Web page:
Even so, understand that this is a low-volume printer designed to churn out only a few hundred pages—at most—each month. HP’s ink program allows printer users who don’t print much to realize reasonable per-page ink costs, compared to the off-the-chart-high cost per page when buying ink cartridges off the shelf. And that’s a big feather in the value cap of this Envy model, as well as most (or all) of HP’s other low-volume, entry-level printers.

HP Envy 5660 e-All-in-One Printer (Printing)

Still, like its predecessor the Envy 5530, the Envy 5560 has no automatic document feeder (ADF) for feeding multipage documents to the scanner without user intervention. Instead, you must load your originals one page at a time, scan each one, and, if they’re double-sided, turn them over by hand and scan them again, repeating the process for each page.

A problem, then, for this Envy model is that some of the other major inkjet-printer makers, such as Epson with its comparably priced WorkForce WF-2660 All-in-One Printer ($99, factoring in a $50 discount that was available when we wrote this), offer ADFs and more in some of their like-priced models. As you’ll see later on, though, this HP model does print somewhat better photos than most business-oriented AIOs, in the event that’s important to you.

Really, though, if you need to do heavy-duty document processing, with the Envys you’re looking in the wrong place altogether. In the past, our main objection to this Envy would have been its high cost per page (CPP), but as mentioned, HP’s Instant Ink program makes buying ink a much more reasonably priced prospect. In fact, it goes a long way toward evening up the playing field between this entry-level model and higher-volume inkjets designed to print thousands of pages each month (at, of course, a much lower cost per page).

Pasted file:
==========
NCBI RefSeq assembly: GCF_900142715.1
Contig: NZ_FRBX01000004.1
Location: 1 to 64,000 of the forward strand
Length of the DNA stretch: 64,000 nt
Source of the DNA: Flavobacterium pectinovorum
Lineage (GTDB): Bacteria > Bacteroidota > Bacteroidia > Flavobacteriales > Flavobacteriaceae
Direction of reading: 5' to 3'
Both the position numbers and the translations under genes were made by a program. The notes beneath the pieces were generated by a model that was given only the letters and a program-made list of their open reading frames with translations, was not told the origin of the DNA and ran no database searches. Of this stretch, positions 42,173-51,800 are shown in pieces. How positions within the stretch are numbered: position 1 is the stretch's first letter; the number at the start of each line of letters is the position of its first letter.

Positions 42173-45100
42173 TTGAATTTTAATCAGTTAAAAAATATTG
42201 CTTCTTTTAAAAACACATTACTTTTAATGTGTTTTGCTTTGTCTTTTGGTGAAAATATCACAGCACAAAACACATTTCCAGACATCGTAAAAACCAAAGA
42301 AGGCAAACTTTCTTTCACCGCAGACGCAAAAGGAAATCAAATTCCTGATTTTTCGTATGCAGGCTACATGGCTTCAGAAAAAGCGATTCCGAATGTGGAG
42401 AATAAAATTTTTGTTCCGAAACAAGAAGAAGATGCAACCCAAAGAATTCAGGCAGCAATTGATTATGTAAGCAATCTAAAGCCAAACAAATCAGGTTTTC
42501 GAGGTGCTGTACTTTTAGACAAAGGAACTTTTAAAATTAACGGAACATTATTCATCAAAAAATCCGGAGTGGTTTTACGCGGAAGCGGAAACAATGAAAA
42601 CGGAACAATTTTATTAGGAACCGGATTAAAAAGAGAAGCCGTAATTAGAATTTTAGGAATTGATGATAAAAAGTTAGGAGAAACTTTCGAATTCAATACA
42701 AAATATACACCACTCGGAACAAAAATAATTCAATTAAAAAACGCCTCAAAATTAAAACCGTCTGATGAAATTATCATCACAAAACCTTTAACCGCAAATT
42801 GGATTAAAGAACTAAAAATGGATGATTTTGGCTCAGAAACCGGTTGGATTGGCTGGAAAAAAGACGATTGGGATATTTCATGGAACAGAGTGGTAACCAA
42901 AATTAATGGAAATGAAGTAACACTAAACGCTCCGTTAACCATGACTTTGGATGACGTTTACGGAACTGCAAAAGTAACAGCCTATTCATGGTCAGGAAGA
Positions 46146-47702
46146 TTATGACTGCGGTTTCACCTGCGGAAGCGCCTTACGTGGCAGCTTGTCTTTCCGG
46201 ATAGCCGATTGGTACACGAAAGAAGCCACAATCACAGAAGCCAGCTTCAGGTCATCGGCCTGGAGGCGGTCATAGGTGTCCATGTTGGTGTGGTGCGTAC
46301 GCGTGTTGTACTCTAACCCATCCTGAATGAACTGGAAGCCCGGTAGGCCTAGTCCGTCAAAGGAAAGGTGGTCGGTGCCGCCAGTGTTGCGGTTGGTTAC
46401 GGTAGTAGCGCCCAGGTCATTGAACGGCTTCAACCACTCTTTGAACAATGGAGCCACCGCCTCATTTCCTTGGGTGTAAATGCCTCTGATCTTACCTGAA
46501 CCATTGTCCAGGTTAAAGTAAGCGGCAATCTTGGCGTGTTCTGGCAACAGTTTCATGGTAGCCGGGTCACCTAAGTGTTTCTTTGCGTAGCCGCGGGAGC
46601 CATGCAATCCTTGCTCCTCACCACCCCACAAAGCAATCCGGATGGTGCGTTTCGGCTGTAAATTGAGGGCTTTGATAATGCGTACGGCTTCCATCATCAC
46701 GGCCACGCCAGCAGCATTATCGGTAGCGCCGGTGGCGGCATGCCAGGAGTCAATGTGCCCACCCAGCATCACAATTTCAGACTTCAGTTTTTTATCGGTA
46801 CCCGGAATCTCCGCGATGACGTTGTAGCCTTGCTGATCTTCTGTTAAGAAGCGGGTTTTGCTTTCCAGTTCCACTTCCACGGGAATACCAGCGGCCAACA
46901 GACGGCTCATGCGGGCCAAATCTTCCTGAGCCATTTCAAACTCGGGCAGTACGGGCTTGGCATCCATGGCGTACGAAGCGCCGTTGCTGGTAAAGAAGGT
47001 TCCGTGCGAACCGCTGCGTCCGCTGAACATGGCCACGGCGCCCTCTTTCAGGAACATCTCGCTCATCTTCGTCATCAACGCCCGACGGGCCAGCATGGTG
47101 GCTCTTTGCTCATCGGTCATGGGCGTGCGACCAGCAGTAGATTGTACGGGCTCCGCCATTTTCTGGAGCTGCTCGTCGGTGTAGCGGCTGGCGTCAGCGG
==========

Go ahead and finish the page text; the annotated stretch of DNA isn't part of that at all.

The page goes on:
The savings that Instant Ink can bring—under the right circumstances—make this budget-minded Envy much easier to recommend, more so than any previous Envy, to users who don’t print much, or make many copies. It has a secret weapon when paired with Instant Ink: super-cheap printed photos.

Read the entire review at Computer Shopper

Share

Scanners reproduce your life in the digital world...Yes, there are many types of scanners, but most of them (except for, perhaps, the drum scanners used in the publishing industry) “capture” data—be it text documents, business graphics, or photos, including film, transparencies, slides, and negatives—the same way, which is the topic of this article. Just how does a scanner take a hard copy page, reproduce its content, and then transfer that data to a computer file that you and I can do with as we please?

Read the entire review at About.com

Share

Panasonic KV-S1057C Document ScannerIt’s a little surprising to me that after all these years of pursuing the paperless office, there’s still a need for so many scanners in the world, both photo and document scanners. Of the two types, though, document scanners are usually not as beefy, in terms of color accuracy and resolution, or dots per inch (dpi). The optical character recognition, or OCR(and other), software that does the actual conversion from scanned text to editable text, and then saves it to either a searchable Adobe Portable Document Format, or PDF, or catalogs it to a database for easy retrieval.

My point? With document scanners, the bundled software is often just as important (or more so) than the performance and accuracy of the scanner. Here, rather than my trying to choose the best document scanners (an impossible task because I haven’t seen them all—yet) out there, I’ve chosen a good one from each company that has sent me scanners to review. There should be something here to meet your needs.

Read the entire review at About.com

Share